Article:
Thanks!
 
 

armoured

VIP Member
Feb 1, 2015
11,534
5,852
Could you advise if my situation could look a bit more complicated, at least in "appearance" (I understand there could be some subjective judgment here), and what I should do to avoid (potential) issues, if any?
I don't really think anyone can give you advice, it's up to you. The obvious complicated points are when you stay longer in one other country/locale esp where your spouse is (as actually living most of the time separate from one's spouse is ... well, not within the usual expectation).

As you noted, it's open to subjective judgment and doesn't mean there's anything 'wrong' with it per se. Perhaps not of interest to anyone at all.

Note though that the issue (from high-level public policy perspective) is allowing someone to sponsor parents on basis of 20-year financial commitment ... and them leaving Canada and that financial commitment being essentially useless.
 

canuck78

VIP Member
Jun 18, 2017
45,732
10,876
Thanks a lot for the clarification. Yes, my trips are for business (can get letters from my supervisor/employer and the host institution to prove this). I don't have a place in the US, and my destinations are mostly scattered across the US (FL, VA, IN). My parents are in Italy, and I visit them 3 weeks per year. My home country should be Italy (born in China, but left for Italy at the age of 5, and lived in Italy until 26).

Could you advise if my situation could look a bit more complicated, at least in "appearance" (I understand there could be some subjective judgment here), and what I should do to avoid (potential) issues, if any? Details: my wife is in Miami (I didn't use her status to apply for the Green card, even though I am eligible to, as I plan to stay in Canada long term), she has a house there bought before we got married, with only her name on the ownership, and one of the institutions I visit on business trips is in Miami (I have longstanding joint projects there, from before marriage). My business trips to Miami amount to 3-4 weeks per year. Also, my trips in the US are not broken by returning to Canada (I use the weekends to travel within the US, it makes much more sense than going back to Canada and then to the US again -- I work at a university, so travel is concentrated in months without teaching) so I might stay in the US, but in different states, for 1-2 months in a row.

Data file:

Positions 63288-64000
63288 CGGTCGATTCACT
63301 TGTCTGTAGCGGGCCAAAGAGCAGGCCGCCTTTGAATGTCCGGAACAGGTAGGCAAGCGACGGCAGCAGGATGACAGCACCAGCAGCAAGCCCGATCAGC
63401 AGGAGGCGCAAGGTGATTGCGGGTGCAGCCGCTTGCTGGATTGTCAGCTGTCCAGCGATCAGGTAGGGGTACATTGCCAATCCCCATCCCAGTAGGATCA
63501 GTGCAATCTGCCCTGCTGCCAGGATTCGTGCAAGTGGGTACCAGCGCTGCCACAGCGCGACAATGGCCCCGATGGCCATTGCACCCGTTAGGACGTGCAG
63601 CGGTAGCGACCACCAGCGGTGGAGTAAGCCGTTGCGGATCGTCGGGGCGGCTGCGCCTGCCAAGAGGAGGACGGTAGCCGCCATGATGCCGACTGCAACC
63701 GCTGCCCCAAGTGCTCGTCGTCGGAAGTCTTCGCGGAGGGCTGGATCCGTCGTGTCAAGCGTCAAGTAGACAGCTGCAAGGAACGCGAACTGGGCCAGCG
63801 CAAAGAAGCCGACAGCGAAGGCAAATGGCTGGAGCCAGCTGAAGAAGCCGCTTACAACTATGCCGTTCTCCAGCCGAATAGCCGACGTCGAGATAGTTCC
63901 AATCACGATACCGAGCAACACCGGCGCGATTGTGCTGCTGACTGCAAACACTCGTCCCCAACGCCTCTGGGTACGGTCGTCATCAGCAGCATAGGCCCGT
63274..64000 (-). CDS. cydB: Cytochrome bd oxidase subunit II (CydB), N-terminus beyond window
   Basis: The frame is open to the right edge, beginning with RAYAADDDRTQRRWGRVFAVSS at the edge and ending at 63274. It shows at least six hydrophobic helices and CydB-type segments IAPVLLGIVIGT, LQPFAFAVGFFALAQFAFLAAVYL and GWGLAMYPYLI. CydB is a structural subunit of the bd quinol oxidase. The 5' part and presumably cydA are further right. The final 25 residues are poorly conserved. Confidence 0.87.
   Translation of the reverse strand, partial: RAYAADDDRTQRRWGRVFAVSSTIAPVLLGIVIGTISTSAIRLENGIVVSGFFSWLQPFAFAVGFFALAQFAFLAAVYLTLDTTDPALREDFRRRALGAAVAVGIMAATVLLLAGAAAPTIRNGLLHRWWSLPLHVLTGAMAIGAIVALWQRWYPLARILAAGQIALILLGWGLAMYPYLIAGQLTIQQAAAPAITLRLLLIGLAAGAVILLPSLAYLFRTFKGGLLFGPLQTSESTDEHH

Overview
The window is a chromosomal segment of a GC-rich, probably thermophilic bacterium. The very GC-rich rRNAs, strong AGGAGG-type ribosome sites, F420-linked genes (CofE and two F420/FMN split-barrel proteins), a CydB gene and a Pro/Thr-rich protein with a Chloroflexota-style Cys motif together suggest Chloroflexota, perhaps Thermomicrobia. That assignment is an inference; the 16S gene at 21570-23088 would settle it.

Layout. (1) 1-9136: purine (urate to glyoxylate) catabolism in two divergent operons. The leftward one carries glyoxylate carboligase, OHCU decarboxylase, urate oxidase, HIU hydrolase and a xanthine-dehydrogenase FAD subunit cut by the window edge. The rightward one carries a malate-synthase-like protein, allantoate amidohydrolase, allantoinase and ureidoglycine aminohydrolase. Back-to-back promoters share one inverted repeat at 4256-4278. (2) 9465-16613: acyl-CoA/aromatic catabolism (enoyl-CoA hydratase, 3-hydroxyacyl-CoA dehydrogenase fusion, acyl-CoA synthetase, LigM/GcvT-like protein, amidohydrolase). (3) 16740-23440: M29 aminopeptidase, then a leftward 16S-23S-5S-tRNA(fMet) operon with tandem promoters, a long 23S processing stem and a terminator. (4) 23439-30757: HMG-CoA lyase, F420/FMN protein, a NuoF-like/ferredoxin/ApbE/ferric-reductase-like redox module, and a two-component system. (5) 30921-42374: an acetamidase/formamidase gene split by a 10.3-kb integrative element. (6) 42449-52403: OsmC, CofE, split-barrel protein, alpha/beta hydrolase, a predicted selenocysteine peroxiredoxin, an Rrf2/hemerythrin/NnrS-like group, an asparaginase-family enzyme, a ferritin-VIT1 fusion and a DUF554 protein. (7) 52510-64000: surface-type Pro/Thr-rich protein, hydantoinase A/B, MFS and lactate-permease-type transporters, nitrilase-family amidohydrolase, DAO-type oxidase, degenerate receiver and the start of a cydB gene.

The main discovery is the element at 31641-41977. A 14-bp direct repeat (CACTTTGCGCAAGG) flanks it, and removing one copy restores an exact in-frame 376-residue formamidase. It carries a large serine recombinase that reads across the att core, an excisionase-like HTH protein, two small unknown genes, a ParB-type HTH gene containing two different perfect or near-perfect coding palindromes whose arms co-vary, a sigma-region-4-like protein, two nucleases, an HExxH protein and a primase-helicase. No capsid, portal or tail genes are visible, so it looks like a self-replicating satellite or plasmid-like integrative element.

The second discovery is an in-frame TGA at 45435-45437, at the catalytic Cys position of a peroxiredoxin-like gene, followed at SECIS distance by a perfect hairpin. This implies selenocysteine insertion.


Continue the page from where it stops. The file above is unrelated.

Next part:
Thanks!
Have you been working for a Canadian employer for the past 3 years or a US university? Having a spouse not living in Canada also creates concerns about whether you live in Canada or the US.
 

shannon388

Hero Member
Dec 15, 2017
317
47
Have you been working for a Canadian employer for the past 3 years or a US university? Having a spouse not living in Canada also creates concerns about whether you live in Canada or the US.
I worked in a Canadian university (full time, continuously) for the past 3 years.

My wife works in a university in Miami. This situation -- spouses working at different universities located far apart -- is actually quite common in academia (the so-called "two-body problem" https://en.wikipedia.org/wiki/Two-body_problem_(career))